Medication, psychotherapy, or a combination of both, in treating body dysmorphic disorder
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Body dysmorphic disorder BDD is a condition characterised by a distressing and disabling preoccupation with an imagined or slight defect in appearance. This causes people with this disorder either significant distress or disrupts their daily functioning or both. There has been a growing recognition that BDD is common, and is associated with significant illness and disability.
There is also some evidence that it may respond to pharmacotherapy and psychotherapy. Our systematic review of randomised controlled trials assesses the effects of drug treatment or psychotherapy when used on their own or in combination.
We found five eligible trials, including three of psychotherapy cognitive behavioural therapy CBT and exposure and response prevention ERP and two of medication the serotonin reuptake inhibitors SRIs fluoxetine and clomipramine. Symptoms became less severe after treatment with both medication and psychotherapy. Adverse events were mild to moderate in severity and none of the people in the active treatment groups were reported to have dropped out of the studies because of treatment-emergent adverse events.
Treatment response in the medication trials was not effected by the degree to which people had insight into their condition. Although few controlled trials have been done, and those that have been conducted were small, indicating that our findings should be used with caution unless confirmed by larger studies some of which are ongoingthe results suggest that treatment with both medication or psychotherapy can be effective in treating the symptoms of body dysmorphic disorder.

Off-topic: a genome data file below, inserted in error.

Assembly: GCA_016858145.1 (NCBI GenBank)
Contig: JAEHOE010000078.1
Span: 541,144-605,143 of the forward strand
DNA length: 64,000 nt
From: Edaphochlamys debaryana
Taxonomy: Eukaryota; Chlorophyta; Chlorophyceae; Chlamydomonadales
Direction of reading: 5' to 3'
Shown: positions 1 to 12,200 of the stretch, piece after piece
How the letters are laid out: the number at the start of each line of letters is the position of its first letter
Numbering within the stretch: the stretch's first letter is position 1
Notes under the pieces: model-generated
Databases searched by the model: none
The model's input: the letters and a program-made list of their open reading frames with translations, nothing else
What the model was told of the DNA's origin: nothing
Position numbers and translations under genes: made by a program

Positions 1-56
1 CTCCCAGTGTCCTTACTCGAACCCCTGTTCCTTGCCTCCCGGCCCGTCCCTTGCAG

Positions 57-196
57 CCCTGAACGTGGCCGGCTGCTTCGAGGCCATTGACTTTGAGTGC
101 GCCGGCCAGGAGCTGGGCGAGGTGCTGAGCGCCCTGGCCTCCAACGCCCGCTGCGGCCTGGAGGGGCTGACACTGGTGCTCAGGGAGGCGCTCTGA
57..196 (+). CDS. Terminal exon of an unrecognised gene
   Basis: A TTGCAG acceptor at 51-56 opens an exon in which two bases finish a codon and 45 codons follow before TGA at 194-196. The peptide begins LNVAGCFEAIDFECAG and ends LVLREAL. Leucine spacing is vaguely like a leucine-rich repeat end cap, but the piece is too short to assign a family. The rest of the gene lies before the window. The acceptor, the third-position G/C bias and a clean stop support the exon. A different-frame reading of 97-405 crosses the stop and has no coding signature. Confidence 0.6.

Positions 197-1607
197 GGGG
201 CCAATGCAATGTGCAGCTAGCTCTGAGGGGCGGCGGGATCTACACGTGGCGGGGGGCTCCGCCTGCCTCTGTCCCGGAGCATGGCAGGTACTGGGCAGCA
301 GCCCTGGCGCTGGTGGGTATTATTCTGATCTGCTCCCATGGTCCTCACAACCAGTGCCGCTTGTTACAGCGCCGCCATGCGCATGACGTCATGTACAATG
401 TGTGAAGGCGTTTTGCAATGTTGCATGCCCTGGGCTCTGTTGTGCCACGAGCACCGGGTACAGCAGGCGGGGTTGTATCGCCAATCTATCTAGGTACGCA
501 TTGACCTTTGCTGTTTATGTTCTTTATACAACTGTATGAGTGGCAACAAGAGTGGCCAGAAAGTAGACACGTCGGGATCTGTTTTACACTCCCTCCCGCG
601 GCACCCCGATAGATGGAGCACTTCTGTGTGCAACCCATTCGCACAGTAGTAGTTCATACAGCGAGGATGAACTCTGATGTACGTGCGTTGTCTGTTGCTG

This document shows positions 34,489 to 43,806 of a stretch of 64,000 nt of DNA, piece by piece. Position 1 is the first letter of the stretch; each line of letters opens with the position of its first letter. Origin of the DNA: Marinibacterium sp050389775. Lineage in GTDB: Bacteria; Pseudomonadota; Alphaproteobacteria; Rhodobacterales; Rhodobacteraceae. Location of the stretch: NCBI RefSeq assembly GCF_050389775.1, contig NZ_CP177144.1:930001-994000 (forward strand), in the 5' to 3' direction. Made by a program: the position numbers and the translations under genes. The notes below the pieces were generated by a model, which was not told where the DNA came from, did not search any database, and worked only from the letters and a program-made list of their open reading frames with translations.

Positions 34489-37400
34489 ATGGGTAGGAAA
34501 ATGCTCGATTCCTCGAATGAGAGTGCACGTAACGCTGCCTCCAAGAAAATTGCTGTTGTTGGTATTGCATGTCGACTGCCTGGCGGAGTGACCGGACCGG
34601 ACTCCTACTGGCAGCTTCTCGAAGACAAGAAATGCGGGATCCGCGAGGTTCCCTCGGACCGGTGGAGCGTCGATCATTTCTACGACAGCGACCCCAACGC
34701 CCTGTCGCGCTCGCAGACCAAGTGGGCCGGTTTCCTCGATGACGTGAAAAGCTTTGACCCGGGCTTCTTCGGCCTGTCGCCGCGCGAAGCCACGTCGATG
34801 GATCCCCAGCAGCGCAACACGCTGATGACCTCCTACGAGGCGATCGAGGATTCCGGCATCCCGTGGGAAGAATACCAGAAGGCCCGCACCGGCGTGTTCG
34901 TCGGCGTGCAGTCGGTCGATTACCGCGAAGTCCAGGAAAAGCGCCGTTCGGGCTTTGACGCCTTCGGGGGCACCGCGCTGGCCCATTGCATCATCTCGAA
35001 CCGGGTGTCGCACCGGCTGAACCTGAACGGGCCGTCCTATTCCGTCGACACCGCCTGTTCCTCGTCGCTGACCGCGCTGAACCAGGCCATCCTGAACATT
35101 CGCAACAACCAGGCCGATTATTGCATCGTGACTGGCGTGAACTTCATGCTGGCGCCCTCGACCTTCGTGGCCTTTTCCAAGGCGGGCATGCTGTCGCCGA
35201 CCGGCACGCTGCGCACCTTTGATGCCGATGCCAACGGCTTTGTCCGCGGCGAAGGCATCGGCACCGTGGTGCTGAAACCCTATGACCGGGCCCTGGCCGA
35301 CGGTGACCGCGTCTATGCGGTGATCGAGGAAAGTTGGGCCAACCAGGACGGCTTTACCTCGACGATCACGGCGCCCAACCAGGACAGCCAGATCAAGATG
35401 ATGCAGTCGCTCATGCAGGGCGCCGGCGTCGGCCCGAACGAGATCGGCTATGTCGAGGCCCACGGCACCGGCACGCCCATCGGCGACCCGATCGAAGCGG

The findings of these studies need to be replicated. In addition, future controlled studies in other samples, such as adolescents, and using other selective SRIs, as well as a range of psychological therapy approaches and modalities alone and in combinationare essential in supplementing the sparse data currently available. Body dysmorphic disorder BDD is a prevalent and disabling preoccupation with a slight or imagined defect in appearance.
To assess the efficacy of pharmacotherapy, psychotherapy or a combination of both treatment modalities for body dysmorphic disorder. Additional studies were located through study reference lists. Randomised controlled trials RCTs of patients meeting DSM or ICD diagnostic criteria for BDD, in which the trials compare pharmacotherapy, psychotherapy or multi-modal treatment groups with active or non-active control groups.
Short or long-term trials were eligible. Two review authors independently assessed RCTs for inclusion in the reviewcollated trial dataand assessed trial quality. Investigators were contacted to obtain missing data. Summary effect sizes for dichotomous and continuous outcomes were calculated using a random effects model and heterogeneity was assessed.
Two pharmacotherapy and three psychotherapy trials were eligible for inclusion in the reviewwith data from four short-term RCTs participants available for analysis. Response data from a single placebo - controlled trial of fluoxetine suggested overall superiority of medication relative to placebo relative risk RR 3. Medication, psychotherapy, or a combination of both, in treating body dysmorphic disorder Body dysmorphic disorder BDD is a condition characterised by a distressing and disabling preoccupation with an imagined or slight defect in appearance.
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